I came upon some interesting mushrooms growing in the middle of the road. I stopped to take some photos and then I was startled by some strange animal noises just ahead on the road.

Soon I saw that it was a grouse.

It was acting strangely. If I tried to walk by on the road it would run out in front of me and cross over. It must have been trying to divert me away from its nest. I spent about 10 minutes trying to get photos of it.

I continued on for a while and then got a bit tired; it was early afternoon – sleepy time. And it was starting to rain. So I lay down in the middle of the road with my kayak drip skirt over me as I snoozed in the light rain and wind, and munched on dried mangos. I must have been there for an hour. I watched a bird come to drink from the puddle beside me, which I also did afterwards but I filtered it.

The road was flat and I was making good time.

I stopped at the first cutblock and ate more mangos. There was a steep little hill up from here. I made a video of me pulling my kayak up the hill.

My destination for the day was the big cutblock not far ahead. The weather looked like it would start closing in so I hoofed it. This is the view looking west from it.

My timing was good since as soon as I set my tent up it started raining fairly hard, at around 5 p.m. I waited out the rain for an hour and a half, snoozing of course.

I had a 15 minute break to get out my GPS, organize, and brush my teeth. I only ate dates for dinner as I wasn’t too hungry. I listened to the weather report and then the batteries were pretty much dead. I hoped I’d see some sun soon because that was the only way to charge them.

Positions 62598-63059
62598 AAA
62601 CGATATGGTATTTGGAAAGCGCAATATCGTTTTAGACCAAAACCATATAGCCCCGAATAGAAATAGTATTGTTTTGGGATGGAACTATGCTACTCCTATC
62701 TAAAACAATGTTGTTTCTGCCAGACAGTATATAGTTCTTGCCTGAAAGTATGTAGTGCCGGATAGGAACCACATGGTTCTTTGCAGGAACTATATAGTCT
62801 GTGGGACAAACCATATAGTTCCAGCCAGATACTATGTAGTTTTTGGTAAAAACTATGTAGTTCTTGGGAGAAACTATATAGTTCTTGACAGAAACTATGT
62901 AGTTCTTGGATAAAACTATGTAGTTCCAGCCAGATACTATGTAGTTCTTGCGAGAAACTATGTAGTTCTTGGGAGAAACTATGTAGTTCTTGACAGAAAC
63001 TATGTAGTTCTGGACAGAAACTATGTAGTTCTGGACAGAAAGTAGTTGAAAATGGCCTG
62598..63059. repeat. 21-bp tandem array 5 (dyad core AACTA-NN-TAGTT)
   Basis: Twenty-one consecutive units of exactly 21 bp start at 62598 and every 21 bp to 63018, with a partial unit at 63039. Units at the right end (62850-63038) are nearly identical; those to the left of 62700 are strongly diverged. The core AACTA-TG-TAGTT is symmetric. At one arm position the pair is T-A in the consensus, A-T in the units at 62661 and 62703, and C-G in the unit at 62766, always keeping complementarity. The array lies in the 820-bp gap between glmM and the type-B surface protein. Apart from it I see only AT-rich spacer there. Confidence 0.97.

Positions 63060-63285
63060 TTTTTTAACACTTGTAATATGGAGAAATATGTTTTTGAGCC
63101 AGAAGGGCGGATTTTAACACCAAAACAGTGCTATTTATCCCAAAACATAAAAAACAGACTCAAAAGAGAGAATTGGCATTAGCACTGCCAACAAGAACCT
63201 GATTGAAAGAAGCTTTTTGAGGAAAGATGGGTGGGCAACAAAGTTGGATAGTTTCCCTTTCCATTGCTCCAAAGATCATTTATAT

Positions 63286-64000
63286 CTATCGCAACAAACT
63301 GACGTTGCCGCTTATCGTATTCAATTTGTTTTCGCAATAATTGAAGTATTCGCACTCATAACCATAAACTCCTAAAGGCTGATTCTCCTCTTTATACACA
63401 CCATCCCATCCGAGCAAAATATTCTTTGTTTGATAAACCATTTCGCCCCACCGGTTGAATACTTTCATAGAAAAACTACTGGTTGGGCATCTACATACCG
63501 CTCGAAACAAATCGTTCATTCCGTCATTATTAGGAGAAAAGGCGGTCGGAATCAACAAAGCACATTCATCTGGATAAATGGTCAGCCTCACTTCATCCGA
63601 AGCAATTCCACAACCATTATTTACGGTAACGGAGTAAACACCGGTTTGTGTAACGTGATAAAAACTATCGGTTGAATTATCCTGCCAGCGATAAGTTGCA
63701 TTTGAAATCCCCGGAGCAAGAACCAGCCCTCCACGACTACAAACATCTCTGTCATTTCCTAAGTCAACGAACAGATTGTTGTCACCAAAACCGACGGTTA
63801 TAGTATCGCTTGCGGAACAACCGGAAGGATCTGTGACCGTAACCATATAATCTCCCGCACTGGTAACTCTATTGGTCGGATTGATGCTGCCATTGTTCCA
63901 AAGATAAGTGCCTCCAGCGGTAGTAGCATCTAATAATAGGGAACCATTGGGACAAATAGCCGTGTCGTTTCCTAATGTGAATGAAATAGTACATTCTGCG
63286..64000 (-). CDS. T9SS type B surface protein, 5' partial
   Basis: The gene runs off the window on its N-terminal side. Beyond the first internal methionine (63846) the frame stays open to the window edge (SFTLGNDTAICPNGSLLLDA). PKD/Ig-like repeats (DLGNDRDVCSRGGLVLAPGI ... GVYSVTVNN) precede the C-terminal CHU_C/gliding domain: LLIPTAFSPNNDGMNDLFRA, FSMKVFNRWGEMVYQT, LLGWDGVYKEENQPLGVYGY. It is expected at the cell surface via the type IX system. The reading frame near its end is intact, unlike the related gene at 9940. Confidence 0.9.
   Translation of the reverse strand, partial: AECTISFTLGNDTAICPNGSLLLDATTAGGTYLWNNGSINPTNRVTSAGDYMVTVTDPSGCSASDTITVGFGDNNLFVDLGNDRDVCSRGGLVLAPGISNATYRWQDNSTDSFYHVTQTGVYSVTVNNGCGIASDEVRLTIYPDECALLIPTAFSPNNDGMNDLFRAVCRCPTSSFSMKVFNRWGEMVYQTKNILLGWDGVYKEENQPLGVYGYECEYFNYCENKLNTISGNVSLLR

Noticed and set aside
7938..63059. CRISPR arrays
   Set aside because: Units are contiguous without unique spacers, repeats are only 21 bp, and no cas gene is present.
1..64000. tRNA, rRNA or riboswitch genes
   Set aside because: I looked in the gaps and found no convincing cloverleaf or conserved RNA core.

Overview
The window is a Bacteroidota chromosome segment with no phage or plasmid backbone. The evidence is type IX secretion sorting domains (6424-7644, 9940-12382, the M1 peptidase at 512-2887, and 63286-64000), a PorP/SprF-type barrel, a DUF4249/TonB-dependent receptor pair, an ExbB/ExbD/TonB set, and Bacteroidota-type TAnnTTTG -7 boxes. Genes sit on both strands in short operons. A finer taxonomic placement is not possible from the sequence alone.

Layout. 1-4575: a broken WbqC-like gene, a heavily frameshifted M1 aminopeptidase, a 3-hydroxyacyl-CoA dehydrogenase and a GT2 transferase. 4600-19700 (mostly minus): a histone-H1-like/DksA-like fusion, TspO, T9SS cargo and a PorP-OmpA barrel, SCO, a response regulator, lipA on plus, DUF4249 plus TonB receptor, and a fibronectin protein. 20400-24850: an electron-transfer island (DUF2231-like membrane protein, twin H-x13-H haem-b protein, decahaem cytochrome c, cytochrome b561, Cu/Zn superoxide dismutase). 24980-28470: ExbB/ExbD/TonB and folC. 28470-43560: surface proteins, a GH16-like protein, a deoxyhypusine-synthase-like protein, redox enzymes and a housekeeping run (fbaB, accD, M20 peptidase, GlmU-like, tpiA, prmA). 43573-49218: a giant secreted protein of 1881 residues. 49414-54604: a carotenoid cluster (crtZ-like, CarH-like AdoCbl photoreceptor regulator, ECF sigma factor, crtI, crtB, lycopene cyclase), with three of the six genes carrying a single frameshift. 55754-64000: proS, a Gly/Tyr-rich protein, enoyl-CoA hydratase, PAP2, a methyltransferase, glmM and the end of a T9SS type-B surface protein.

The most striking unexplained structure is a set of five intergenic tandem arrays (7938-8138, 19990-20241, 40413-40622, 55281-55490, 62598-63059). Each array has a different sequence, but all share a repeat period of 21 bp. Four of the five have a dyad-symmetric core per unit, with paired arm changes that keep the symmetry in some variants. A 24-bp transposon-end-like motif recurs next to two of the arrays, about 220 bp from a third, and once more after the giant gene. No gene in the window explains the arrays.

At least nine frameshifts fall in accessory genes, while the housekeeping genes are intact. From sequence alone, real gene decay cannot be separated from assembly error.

More hummingbirds came to visit me every 10 minutes. I love those guys.

I was a little worried about bears, with all the sign around. Fortunately though there wasn’t too much in this cutblock, and it was on high ground so there wasn’t too much to attract bears here anyways. My concern was that with the wind I wouldn’t be able to hear one until it was on me. But I took security in my little house on wheels. My stuff gives me security. When I lose control of my stuff, I get frazzled.

I reviewed my photos from the last few days. I noted that I use all four lenses (each on its own body – from wide angle to telephoto) roughly equally, so that was validation of my lens choices for the trip.

I could hear frequent planes off in the distance. This was a nice campsite with long views across the shallow valley to the “mountains” on the other side. I could see the weather as it came in and swept through.

And there was a beautiful fragrance permeating the air, the smell of sitka alder. This is a shrub / small tree that lives in higher elevation or cooler coastal areas. It has a wonderful scent. The olfactory sense is amazing at bringing back memories. I think there is actually a neural connection in your brain between scents and memories. Whenever I smell sitka alder it brings me right back to hiking the Joffre Lakes trail many years ago, along the Duffy Lake Road into BC’s interior.

This was the last fresh cutblock on the map, and I was figuring that the road quality would quickly degrade immediately afterwards since it wouldn’t have been maintained recently. That’s also one reason why I decided to set up camp here.